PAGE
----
A Medical Clinic is an institution or office which provides health care services for specific medical conditions. The treatment process will be determined by the subcohort of patients and their families, depending on their specific condition. There are various reasons as to why a Medical Clinic might be located in a certain area of town. These reasons are:
For Cohort A: This group is comprised of people who are genetically predisposed to certain diseases and are thus provided with special medical attention. For example, people who have parents who were diagnosed with cancer at an early age, or those with parents who suffered from heart disease at an early age are likely to get these diseases. As such, individuals who belong to Cohort A may be more likely to develop heart disease later on in their life. As such, the aim of a Medical Clinic is to screen individuals who belong to Cohort A and thus, prevent them from developing these diseases. In this manner, the Medical Clinic aims to prevent outpatients from getting diseases like cardiovascular disease or cancer at an early age.
For Cohort B: This group consists of individuals who, though they belong to the same group but have not been diagnosed with a disease yet, might still be exposed to medical risks because of their family history. The members of this group might develop such diseases as spina bifida, or else they might develop lung disease due to genetics. For example, if both the plaintiff and the defendant (the subject of the suit) developed spina bifida in the same household, then both of the plaintiff and the defendant may be exposed to an increased risk of contracting spina bifida because of the domicile of the plaintiff. Theseauctions, via sites such as rehab are also available online.
For Phenotypic Disease: Individuals who belong to Cohort A are diagnosed with a disease when they attain the age of sixty-five or over; otherwise, individuals diagnosed with phenotypic disorder are those who have reached the age of eighteen or less. The members of Cohort A are advised to avoid excessive alcohol consumption because excessive alcohol use can increase the risks of developing phenotypic disorder, which includes the condition of familial hypercholesterolemia. On the other hand, the members of Cohort B are advised to stay away from alcoholic beverages because excessive alcohol use can increase the risks of developing coronary artery disease. However, there are still many cases where individuals from Cohort A are diagnosed with conditions even when they are under the age of sixty-five because the symptoms of these diseases are often confused with other age-related conditions.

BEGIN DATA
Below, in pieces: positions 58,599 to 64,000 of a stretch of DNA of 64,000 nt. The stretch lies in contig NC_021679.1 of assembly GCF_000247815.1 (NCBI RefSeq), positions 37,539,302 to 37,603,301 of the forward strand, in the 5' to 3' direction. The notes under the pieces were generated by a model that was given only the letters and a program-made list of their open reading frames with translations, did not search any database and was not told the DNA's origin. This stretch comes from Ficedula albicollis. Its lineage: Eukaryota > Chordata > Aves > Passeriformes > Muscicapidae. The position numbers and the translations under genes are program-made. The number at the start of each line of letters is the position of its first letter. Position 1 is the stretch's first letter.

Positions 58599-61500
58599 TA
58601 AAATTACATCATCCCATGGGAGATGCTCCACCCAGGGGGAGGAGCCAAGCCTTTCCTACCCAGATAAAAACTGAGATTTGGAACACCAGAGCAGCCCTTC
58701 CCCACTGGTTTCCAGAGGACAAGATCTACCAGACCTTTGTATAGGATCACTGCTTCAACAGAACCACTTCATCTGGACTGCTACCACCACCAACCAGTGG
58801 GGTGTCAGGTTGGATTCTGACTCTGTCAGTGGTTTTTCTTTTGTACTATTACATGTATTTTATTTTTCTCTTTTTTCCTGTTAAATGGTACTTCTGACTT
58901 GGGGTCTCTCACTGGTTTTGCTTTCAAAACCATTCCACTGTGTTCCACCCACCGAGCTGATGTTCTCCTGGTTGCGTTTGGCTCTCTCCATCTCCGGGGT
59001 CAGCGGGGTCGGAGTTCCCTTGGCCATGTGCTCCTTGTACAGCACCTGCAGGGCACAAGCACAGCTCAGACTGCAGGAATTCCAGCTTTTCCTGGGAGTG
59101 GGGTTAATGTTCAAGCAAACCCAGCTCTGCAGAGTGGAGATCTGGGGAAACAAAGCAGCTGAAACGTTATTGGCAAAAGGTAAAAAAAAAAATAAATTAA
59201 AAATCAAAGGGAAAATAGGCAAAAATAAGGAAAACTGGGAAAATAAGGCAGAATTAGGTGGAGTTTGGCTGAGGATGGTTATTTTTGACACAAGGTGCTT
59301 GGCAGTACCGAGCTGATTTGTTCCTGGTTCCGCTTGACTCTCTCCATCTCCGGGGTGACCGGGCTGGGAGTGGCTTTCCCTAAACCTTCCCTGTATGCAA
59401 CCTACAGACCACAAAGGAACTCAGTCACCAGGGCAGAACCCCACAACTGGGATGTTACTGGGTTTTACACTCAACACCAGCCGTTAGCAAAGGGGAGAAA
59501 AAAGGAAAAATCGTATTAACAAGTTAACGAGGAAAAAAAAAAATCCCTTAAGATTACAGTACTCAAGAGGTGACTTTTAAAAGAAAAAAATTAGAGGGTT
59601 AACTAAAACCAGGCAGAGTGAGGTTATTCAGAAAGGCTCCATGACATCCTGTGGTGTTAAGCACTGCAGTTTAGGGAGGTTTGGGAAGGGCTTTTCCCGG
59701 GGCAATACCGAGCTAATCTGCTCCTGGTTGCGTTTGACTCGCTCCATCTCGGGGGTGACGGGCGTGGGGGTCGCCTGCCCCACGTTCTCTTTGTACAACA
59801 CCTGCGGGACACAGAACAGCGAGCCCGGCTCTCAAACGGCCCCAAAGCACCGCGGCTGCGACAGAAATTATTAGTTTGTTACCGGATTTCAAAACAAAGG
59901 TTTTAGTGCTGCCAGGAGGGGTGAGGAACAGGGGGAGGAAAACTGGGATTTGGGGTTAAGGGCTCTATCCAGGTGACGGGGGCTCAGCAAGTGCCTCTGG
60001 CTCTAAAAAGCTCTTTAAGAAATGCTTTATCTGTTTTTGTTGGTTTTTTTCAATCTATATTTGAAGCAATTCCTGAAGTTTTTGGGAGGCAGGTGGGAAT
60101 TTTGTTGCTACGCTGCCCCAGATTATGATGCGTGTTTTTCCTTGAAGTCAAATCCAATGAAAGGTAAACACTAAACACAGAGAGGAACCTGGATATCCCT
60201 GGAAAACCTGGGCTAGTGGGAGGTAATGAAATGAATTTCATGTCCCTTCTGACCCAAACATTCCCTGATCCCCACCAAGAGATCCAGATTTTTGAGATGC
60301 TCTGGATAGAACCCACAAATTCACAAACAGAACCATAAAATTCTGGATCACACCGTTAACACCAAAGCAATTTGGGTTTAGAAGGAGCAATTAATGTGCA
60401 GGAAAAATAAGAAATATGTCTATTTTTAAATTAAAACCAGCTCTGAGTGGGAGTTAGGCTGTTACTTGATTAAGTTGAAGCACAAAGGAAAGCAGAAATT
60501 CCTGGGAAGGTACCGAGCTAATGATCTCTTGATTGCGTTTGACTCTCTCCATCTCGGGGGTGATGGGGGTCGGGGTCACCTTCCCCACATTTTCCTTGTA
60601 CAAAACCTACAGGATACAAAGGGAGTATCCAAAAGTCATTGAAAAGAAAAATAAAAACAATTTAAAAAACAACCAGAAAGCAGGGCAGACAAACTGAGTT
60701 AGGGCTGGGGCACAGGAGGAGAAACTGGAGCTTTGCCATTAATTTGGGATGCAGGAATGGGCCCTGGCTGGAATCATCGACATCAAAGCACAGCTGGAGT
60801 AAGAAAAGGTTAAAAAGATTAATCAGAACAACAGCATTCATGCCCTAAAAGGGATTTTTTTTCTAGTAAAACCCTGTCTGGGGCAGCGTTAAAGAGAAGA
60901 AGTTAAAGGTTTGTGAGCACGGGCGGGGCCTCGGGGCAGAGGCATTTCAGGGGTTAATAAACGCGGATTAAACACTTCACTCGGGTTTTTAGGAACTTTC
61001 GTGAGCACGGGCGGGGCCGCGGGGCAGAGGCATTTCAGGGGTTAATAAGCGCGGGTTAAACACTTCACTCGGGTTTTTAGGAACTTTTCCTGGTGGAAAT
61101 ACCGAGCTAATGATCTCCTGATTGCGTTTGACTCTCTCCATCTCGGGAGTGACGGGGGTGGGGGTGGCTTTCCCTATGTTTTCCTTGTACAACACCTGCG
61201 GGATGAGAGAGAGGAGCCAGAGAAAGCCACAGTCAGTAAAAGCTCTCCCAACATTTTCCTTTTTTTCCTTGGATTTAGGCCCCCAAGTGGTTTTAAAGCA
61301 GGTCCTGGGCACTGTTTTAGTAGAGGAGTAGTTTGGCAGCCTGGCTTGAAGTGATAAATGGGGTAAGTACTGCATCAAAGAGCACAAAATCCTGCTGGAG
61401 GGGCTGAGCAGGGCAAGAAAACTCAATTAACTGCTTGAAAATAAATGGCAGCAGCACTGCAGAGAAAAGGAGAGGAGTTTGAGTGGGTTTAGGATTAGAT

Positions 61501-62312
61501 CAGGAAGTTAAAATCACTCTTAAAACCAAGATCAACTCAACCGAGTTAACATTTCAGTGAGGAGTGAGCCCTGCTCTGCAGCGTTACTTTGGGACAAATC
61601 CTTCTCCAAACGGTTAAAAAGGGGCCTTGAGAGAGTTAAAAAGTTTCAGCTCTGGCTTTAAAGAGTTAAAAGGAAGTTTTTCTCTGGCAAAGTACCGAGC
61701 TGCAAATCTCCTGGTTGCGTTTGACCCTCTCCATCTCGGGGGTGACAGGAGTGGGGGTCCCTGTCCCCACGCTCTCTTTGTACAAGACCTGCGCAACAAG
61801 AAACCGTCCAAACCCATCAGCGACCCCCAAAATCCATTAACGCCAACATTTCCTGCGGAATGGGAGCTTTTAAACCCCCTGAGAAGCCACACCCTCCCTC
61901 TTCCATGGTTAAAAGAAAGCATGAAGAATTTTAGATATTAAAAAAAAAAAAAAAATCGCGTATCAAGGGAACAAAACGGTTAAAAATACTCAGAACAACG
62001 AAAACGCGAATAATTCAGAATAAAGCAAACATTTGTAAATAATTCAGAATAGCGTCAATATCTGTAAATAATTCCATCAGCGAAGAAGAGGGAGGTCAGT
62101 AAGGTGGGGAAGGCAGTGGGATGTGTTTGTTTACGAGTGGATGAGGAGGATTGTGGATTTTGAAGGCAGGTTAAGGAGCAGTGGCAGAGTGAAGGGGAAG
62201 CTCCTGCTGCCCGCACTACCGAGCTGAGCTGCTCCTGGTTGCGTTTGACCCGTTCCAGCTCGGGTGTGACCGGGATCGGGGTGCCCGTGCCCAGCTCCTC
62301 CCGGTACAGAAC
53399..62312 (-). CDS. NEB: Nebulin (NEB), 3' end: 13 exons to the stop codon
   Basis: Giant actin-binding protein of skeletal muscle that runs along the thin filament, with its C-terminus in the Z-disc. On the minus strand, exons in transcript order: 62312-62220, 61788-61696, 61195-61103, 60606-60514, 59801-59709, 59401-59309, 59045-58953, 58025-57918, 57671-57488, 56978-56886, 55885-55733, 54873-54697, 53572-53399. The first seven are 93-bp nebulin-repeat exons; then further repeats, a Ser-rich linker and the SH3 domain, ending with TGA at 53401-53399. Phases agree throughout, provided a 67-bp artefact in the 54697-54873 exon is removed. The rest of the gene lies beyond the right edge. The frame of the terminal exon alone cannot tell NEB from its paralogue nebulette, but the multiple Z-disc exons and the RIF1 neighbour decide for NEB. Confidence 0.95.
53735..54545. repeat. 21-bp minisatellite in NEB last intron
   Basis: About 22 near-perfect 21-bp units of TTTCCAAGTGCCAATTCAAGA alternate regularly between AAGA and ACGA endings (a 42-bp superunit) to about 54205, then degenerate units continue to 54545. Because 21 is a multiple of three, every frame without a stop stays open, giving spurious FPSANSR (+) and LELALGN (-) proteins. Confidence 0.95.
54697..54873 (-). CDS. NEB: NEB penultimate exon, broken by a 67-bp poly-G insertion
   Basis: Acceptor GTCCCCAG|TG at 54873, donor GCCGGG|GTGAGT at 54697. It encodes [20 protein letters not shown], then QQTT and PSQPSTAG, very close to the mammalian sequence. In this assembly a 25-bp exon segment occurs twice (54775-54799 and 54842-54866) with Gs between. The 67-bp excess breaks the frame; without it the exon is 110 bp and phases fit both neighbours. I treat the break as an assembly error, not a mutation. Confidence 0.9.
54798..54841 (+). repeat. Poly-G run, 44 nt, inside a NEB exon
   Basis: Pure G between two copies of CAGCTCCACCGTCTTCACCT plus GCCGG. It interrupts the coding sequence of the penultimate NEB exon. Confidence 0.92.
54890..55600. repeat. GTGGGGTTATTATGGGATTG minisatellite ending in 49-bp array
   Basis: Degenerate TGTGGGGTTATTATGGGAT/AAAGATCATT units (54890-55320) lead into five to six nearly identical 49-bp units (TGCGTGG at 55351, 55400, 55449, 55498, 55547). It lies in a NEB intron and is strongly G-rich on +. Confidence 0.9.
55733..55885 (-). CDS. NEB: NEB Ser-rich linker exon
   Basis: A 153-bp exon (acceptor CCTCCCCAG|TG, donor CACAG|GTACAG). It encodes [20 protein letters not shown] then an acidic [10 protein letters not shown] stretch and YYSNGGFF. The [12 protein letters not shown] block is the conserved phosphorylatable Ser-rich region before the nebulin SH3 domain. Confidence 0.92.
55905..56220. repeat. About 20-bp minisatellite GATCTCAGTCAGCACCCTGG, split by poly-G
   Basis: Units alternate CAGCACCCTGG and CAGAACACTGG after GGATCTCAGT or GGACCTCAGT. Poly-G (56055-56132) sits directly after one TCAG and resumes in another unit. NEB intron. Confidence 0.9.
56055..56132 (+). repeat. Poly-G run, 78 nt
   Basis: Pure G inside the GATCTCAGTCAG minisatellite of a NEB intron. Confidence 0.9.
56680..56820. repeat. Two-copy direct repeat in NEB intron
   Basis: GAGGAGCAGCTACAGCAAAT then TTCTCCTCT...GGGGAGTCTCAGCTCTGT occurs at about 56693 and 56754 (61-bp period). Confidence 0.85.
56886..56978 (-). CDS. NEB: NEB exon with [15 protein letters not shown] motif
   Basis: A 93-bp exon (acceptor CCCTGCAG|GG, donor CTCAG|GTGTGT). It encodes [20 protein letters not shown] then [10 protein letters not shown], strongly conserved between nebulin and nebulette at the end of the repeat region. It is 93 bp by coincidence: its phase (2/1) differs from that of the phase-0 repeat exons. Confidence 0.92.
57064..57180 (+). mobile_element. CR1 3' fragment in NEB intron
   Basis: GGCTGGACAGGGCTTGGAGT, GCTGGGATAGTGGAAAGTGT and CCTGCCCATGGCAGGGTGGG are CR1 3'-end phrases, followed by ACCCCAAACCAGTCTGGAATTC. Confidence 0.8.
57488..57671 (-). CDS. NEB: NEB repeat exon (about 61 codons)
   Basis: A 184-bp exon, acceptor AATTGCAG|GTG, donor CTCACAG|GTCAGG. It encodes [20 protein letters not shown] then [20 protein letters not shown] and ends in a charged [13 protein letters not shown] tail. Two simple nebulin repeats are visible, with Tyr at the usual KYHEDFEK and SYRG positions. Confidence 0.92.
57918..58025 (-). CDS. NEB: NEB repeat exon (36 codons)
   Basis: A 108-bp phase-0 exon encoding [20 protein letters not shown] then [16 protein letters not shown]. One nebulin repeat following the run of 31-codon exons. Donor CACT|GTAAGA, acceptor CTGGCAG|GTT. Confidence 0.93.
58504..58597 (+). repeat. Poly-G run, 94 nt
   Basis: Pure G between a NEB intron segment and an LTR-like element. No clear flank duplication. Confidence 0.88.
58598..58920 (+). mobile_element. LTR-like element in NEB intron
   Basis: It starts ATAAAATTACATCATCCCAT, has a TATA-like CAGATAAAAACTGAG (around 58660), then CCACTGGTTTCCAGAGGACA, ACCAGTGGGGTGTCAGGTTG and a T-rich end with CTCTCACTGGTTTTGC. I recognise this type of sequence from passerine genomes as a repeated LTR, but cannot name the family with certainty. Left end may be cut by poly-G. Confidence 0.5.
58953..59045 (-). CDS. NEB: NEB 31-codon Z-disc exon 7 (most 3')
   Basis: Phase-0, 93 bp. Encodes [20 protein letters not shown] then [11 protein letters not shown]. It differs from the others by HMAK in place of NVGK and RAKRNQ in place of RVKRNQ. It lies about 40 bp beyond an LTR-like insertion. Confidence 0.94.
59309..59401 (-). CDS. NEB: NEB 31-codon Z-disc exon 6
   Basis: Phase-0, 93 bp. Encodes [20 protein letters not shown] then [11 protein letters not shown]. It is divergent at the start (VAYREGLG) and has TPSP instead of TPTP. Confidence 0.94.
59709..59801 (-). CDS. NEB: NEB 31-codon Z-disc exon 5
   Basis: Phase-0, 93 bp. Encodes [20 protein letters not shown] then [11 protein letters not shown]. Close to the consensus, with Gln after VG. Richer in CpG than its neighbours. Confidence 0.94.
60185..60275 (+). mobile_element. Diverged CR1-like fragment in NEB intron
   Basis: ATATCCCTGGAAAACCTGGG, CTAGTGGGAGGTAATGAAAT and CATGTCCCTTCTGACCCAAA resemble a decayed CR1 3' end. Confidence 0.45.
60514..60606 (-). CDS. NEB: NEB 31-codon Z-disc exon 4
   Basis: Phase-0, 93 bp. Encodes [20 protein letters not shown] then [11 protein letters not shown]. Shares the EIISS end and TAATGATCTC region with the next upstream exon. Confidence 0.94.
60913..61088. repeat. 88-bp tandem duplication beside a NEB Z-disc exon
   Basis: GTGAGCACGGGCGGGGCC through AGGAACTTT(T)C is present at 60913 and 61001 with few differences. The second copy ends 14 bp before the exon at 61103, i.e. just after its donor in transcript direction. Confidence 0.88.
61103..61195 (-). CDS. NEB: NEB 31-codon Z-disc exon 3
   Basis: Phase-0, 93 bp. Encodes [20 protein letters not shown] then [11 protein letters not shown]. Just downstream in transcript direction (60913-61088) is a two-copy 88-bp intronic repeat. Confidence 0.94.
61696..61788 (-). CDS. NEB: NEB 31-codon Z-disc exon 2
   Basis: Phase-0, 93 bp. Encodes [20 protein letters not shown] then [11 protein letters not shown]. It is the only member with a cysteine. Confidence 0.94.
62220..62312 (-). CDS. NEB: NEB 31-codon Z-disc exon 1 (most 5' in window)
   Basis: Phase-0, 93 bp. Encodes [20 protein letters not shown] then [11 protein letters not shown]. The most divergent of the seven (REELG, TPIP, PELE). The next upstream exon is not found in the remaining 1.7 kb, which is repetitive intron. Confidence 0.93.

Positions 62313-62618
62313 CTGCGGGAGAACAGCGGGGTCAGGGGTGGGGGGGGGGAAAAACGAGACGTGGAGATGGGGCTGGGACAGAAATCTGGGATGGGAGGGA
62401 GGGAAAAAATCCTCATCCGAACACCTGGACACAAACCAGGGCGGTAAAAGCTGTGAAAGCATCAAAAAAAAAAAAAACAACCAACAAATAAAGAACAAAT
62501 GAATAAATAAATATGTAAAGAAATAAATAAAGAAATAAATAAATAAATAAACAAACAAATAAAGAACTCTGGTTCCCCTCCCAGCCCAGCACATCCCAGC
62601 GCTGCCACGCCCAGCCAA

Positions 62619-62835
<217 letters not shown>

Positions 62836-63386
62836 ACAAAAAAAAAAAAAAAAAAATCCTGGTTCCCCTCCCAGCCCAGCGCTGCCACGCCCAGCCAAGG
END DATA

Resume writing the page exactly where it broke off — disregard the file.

The most common condition for subjects examined under the terms of Cohort A is obesity. There are different reasons why individuals develop obesity. Some develop obesity because they have developed increased body fat; some because they have developed increased body cholesterol levels; and some because they have developed insulin resistance (reflux syndrome) or fatty liver disease (fatty liver). In order to establish the extent of the risk of obesity among Cohort A subjects, all subjects in the study should be categorized into two groups based on their BMI. Those with higher BMI than the median value for their age (BMI) are considered to be at high risk of obesity and all such subjects should be instructed to modify their diet and lifestyle to reduce their risk of becoming obese.
The third category of subjects included in Cohort B is those who are diagnosed with familial hypercholesterolemia but their relatives are not. This condition is also referred to as familial Mediterranean hypercholesterolemia. Patients in Cohort B are diagnosed with this condition if their parents, or one of their parents, have a high level of blood cholesterol (LDL) and/or increased blood triglycerides (LDL) but their family is not predisposed to cardiovascular disease or to increased LDL cholesterol. If these subjects in Cohort A develop familial Mediterranean hypercholesterolemia, the risk of obesity increases by approximately fourfold and the chances of developing coronary artery disease (CAD) increases by approximately fourfold in subjects within this group.